• 3. 294 CHAPTER 10 Rotation of a Rigid Object About a Fixed Axis y Q ,tf r P, ti θf In a short track event, such as a 200-m or θi 400-m sprint, the runners begin from stag- x gered positions on the track. Why don’t O they all begin from the same line?Figure 10.2 A particle on a rotat-ing rigid object moves from P to Qalong the arc of a circle. In thetime interval ⌬t ϭ t f Ϫ t i , the ra- As the particle in question on our rigid object travels from position P to positiondius vector sweeps out an angle Q in a time ⌬t as shown in Figure 10.2, the radius vector sweeps out an angle ⌬␪ ϭ ␪f⌬␪ ϭ ␪f Ϫ ␪i . Ϫ ␪i . This quantity ⌬␪ is deﬁned as the angular displacement of the particle: ⌬␪ ϭ ␪f Ϫ ␪i (10.2) We deﬁne the average angular speed ␻ (omega) as the ratio of this angular dis- placement to the time interval ⌬t: ␪f Ϫ ␪i ⌬␪ Average angular speed ␻ϵ ϭ (10.3) tf Ϫ ti ⌬t In analogy to linear speed, the instantaneous angular speed ␻ is deﬁned as the limit of the ratio ⌬␪/⌬t as ⌬t approaches zero: ⌬␪ d␪ Instantaneous angular speed ␻ ϵ lim ϭ (10.4) ⌬t:0 ⌬t dt Angular speed has units of radians per second (rad/s), or rather secondϪ1 (sϪ1) because radians are not dimensional. We take ␻ to be positive when ␪ is in- creasing (counterclockwise motion) and negative when ␪ is decreasing (clockwise motion). If the instantaneous angular speed of an object changes from ␻i to ␻f in the time interval ⌬t, the object has an angular acceleration. The average angular ac- celeration ␣ (alpha) of a rotating object is deﬁned as the ratio of the change in the angular speed to the time interval ⌬t : ␻f Ϫ ␻i ⌬␻ Average angular acceleration ␣ϵ ϭ (10.5) tf Ϫ ti ⌬t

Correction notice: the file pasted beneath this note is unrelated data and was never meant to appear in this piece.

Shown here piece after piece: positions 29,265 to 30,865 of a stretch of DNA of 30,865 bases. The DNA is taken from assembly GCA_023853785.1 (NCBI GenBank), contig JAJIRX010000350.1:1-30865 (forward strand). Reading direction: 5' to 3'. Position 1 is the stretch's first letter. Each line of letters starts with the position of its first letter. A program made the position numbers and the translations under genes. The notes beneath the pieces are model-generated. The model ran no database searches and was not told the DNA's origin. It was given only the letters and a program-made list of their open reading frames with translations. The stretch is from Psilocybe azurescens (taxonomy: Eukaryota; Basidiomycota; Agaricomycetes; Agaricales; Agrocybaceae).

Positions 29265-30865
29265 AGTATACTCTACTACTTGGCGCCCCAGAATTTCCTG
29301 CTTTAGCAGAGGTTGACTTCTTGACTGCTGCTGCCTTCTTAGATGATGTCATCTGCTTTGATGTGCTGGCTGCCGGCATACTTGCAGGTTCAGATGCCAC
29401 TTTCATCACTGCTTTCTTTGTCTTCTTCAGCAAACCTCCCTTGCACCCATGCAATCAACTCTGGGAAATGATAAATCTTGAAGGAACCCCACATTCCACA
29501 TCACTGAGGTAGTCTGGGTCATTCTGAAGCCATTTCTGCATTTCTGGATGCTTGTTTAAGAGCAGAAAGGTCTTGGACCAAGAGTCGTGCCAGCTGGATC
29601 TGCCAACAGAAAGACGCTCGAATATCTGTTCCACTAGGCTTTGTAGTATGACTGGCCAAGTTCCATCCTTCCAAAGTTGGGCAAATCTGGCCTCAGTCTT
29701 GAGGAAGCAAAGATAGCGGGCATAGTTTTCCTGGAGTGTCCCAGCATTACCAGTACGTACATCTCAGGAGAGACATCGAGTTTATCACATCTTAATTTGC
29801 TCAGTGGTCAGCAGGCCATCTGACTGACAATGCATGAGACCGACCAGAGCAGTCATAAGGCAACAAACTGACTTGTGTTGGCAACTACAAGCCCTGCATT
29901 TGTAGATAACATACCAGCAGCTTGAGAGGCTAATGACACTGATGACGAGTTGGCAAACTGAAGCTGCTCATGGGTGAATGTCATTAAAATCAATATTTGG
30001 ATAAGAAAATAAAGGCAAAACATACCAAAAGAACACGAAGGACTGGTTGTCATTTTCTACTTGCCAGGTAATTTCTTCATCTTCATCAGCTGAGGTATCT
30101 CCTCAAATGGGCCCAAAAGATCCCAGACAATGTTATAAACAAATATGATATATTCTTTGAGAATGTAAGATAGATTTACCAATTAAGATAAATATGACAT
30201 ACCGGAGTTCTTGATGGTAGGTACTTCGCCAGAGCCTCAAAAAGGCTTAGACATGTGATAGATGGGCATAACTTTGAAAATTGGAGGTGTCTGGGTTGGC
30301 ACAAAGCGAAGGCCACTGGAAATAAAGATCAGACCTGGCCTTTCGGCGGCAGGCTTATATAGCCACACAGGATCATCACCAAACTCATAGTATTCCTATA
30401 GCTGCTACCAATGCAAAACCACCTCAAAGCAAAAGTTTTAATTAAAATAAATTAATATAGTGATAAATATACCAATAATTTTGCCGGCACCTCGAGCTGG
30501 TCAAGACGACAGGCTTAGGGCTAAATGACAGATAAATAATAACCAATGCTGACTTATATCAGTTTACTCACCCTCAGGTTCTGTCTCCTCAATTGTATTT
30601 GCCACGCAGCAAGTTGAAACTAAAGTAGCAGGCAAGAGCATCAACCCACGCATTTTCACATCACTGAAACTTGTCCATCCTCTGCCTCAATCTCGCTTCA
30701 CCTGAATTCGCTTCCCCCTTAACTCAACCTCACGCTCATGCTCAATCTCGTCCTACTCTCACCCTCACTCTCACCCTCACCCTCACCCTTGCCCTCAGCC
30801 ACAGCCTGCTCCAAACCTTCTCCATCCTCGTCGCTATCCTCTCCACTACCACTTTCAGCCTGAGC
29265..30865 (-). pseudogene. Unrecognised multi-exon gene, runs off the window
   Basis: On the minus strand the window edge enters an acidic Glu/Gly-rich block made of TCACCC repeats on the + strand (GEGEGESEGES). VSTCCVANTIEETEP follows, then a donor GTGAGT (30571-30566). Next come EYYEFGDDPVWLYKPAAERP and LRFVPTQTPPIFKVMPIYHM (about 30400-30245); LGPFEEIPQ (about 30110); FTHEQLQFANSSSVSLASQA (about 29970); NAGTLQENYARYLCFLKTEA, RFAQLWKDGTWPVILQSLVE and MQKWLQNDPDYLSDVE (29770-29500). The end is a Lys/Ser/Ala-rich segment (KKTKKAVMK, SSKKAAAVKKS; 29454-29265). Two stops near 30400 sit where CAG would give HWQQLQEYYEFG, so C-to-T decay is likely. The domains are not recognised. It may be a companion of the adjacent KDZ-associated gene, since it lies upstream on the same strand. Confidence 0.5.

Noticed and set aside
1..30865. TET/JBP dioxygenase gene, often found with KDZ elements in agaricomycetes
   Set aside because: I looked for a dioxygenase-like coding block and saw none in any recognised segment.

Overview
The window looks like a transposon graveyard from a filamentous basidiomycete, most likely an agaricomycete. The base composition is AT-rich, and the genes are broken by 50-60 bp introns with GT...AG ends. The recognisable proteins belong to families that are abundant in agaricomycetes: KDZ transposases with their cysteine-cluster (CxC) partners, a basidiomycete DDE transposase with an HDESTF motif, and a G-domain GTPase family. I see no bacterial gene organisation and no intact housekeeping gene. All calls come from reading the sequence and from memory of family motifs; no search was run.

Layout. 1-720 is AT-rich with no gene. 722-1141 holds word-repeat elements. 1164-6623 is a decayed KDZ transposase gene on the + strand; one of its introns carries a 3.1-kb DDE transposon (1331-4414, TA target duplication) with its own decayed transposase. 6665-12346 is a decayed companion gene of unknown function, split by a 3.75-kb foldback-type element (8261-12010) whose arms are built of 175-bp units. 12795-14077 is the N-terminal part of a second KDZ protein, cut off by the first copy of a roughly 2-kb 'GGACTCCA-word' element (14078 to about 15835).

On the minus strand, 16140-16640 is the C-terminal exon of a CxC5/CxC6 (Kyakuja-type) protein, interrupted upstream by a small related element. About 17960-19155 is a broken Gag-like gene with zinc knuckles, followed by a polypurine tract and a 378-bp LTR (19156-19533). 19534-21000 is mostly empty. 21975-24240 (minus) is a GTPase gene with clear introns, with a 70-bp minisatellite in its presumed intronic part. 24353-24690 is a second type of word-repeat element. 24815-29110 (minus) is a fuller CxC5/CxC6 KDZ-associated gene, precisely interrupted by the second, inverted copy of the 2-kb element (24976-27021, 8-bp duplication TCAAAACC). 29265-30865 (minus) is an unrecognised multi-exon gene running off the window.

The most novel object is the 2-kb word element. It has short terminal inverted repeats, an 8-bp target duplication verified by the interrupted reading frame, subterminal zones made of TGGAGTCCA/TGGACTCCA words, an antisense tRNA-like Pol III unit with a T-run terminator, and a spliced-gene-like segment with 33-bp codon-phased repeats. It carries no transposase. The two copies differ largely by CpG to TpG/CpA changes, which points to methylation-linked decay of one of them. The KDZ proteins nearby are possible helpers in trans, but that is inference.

• 4. 10.1 Angular Displacement, Velocity, and Acceleration 295 ω Figure 10.3 The right-hand rule for deter- ω mining the direction of the angular velocity vector. In analogy to linear acceleration, the instantaneous angular acceleration isdeﬁned as the limit of the ratio ⌬␻/⌬t as ⌬t approaches zero: ⌬␻ d␻ ␣ ϵ lim ϭ (10.6) Instantaneous angular ⌬t:0 ⌬t dt accelerationAngular acceleration has units of radians per second squared (rad/s2 ), or just sec-ondϪ2 (sϪ2 ). Note that ␣ is positive when the rate of counterclockwise rotation isincreasing or when the rate of clockwise rotation is decreasing. When rotating about a ﬁxed axis, every particle on a rigid object rotatesthrough the same angle and has the same angular speed and the same an-gular acceleration. That is, the quantities ␪, ␻, and ␣ characterize the rotationalmotion of the entire rigid object. Using these quantities, we can greatly simplifythe analysis of rigid-body rotation. Angular position (␪), angular speed (␻), and angular acceleration (␣) areanalogous to linear position (x), linear speed (v), and linear acceleration (a). Thevariables ␪, ␻, and ␣ differ dimensionally from the variables x, v, and a only by afactor having the unit of length. We have not speciﬁed any direction for ␻ and ␣. Strictly speaking, thesevariables are the magnitudes of the angular velocity and the angular accelera-tion vectors ␻ and ␣, respectively, and they should always be positive. Becausewe are considering rotation about a ﬁxed axis, however, we can indicate the di-rections of the vectors by assigning a positive or negative sign to ␻ and ␣, as dis-cussed earlier with regard to Equations 10.4 and 10.6. For rotation about a ﬁxedaxis, the only direction that uniquely speciﬁes the rotational motion is the di-rection along the axis of rotation. Therefore, the directions of ␻ and ␣ arealong this axis. If an object rotates in the xy plane as in Figure 10.1, the direc-tion of ␻ is out of the plane of the diagram when the rotation is counterclock-wise and into the plane of the diagram when the rotation is clockwise. To illus-trate this convention, it is convenient to use the right-hand rule demonstrated inFigure 10.3. When the four ﬁngers of the right hand are wrapped in the direc-tion of rotation, the extended right thumb points in the direction of ␻. The di-rection of ␣ follows from its deﬁnition d␻/dt. It is the same as the direction of␻ if the angular speed is increasing in time, and it is antiparallel to ␻ if the an-gular speed is decreasing in time.